YANGON: Myanmar security forces opened fire on pro-democracy protests on Saturday killing five people, a protester and media said, as the military reinforced its bid to end dissent with arrest warrants for online critics and internet blocks.
Despite the killing of more than 550 people by the security forces since the Feb 1 coup, protesters are coming out every day, often in smaller groups in smaller towns, to voice opposition to the reimposition of military rule.
Security forces in the central town of Monywa fired on a crowd killing thee people, the Myanmar Now news service said, while one man was shot and killed in another central town, Bago, and one in Thaton to the south, the Bago Weekly Journal online news portal reported.
“They started firing non-stop with both stun grenade and live rounds,” the protester in Monywa, who asked not to be named, said via a messaging app. “People backed off and quickly put up … barriers, but a bullet hit a person in front of me in the head. He died on the spot.” Police and a spokesman for the junta did not answer telephone calls seeking comment.
The Assistance Association for Political Prisoners activist group said earlier on Saturday the security forces had killed 550 people, 46 of them children, since the military overthrew an elected government led by Aung San Suu Kyi.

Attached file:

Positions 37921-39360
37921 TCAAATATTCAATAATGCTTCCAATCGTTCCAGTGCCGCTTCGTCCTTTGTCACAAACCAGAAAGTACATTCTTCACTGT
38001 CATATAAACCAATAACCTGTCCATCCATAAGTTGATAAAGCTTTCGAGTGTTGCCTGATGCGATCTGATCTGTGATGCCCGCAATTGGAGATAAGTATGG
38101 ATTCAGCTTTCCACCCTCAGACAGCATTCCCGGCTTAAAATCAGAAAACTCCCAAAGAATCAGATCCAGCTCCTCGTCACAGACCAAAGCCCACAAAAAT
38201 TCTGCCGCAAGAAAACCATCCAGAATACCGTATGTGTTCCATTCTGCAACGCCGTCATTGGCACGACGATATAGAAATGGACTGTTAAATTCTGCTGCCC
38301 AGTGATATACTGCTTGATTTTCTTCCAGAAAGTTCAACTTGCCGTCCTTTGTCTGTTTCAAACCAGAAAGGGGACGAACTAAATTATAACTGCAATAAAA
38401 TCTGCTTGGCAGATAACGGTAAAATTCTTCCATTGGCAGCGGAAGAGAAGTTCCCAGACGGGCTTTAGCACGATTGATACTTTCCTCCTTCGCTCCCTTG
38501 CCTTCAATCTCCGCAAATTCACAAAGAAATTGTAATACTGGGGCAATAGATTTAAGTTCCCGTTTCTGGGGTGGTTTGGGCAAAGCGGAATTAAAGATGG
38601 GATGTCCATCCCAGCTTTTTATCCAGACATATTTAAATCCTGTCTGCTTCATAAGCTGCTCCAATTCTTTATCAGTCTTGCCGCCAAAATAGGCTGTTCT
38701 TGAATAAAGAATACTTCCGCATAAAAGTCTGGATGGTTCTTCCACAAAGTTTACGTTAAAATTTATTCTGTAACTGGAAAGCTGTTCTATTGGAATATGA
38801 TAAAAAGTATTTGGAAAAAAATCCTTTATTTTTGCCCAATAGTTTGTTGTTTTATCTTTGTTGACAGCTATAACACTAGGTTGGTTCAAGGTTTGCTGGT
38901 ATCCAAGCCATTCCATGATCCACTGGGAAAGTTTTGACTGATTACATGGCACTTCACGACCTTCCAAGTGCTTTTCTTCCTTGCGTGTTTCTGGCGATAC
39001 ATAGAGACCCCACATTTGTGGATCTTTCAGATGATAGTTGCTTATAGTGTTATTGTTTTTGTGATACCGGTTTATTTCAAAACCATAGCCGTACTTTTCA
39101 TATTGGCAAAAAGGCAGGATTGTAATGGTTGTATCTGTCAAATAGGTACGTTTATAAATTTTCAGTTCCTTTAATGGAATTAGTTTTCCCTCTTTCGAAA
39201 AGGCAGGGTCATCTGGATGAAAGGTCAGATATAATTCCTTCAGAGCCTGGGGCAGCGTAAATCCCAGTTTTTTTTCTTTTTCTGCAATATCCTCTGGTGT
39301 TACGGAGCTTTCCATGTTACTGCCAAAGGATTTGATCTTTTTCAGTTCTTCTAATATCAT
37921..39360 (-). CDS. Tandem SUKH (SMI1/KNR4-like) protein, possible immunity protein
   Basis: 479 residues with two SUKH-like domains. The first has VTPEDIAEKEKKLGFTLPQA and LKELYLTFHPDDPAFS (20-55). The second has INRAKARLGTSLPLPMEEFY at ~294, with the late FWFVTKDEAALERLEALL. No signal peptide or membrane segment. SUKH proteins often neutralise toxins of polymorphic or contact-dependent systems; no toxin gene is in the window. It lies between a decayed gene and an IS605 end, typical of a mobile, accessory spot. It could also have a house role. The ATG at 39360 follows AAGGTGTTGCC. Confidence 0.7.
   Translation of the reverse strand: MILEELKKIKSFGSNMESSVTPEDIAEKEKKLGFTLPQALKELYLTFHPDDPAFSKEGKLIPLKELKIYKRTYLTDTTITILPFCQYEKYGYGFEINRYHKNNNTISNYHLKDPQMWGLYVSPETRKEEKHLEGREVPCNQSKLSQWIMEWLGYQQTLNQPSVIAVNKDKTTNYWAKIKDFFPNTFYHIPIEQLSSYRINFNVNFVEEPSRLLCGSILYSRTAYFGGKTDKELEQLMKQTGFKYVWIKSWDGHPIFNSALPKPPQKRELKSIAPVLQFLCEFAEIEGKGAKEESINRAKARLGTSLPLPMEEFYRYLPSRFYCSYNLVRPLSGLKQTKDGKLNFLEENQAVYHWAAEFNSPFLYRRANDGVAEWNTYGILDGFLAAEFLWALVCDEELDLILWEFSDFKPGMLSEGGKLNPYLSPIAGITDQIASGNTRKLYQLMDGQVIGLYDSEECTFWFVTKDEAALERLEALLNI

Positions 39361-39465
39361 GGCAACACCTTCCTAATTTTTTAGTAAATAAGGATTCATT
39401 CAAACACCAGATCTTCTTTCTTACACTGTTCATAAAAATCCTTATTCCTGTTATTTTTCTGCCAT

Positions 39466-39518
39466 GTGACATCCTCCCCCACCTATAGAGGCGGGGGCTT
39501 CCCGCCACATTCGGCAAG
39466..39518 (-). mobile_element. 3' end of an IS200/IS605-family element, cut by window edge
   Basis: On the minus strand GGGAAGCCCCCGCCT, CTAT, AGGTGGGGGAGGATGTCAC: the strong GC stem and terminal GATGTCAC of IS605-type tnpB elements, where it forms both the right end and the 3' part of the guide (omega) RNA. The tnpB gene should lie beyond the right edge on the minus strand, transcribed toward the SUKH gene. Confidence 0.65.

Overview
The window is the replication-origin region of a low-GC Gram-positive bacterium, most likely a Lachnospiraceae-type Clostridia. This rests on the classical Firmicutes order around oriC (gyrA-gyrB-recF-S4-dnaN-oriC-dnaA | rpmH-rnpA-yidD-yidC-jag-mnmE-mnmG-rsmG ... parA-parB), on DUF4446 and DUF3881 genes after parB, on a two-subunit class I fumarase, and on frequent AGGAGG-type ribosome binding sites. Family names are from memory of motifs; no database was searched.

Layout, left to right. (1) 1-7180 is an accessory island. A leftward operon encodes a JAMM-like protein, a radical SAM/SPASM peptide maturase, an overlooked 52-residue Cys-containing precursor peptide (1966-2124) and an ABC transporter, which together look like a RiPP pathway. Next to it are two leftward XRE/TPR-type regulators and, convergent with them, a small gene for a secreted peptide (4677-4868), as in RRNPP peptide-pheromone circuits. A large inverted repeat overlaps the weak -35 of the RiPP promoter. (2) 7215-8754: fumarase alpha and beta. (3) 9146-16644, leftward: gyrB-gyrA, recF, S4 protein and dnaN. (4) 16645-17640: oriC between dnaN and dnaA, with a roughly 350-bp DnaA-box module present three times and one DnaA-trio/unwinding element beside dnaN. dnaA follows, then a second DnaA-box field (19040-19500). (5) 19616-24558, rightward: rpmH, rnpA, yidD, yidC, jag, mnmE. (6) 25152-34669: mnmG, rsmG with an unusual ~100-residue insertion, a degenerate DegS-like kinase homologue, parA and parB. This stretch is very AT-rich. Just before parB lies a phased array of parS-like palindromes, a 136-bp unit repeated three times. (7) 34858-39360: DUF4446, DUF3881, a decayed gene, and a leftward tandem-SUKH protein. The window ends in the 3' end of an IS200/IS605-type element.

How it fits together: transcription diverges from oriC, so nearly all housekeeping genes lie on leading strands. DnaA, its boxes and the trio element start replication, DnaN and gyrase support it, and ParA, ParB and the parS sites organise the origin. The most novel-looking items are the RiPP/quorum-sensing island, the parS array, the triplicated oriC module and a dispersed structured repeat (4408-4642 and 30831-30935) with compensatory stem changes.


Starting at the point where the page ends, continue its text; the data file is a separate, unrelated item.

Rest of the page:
The demonstrations that drew tens of thousands of people in the early days of defiance in big cities have largely stopped with opponents of the coup adopting “guerrilla rallies” — small, quick shows of defiance before security forces can respond. People also gather at night for candle-lit vigils.
The authorities are waging a campaign to control information. They had shut down mobile data and on Friday ordered internet providers to cut wireless broadband, depriving most customers of access, though some messages and pictures were still being posted and shared on social media.
Authorities issued warrants for 18 celebrities, including social media influencers and two journalists, under a law against material intended to cause a member of the armed forces to mutiny or disregard their duty, state media reported late on Friday.
All of them are known to oppose military rule. The charge can carry a prison term of three years. Actress Paing Phyoe Thu said she would not be cowed.
“Whether a warrant has been issued or not, as long as I’m alive I’ll oppose the military dictatorship who are bullying and killing people. The revolution must prevail,” she said on Facebook.
Paing Phyoe Thu regularly attended rallies in the main city of Yangon in the weeks after the coup. Her whereabouts were not immediately known.
State broadcaster MRTV announced the warrants for the 18 with screenshots and links to their Facebook profiles.
While the military has banned platforms like Facebook, it has continued to use social media to track critics and promote its message.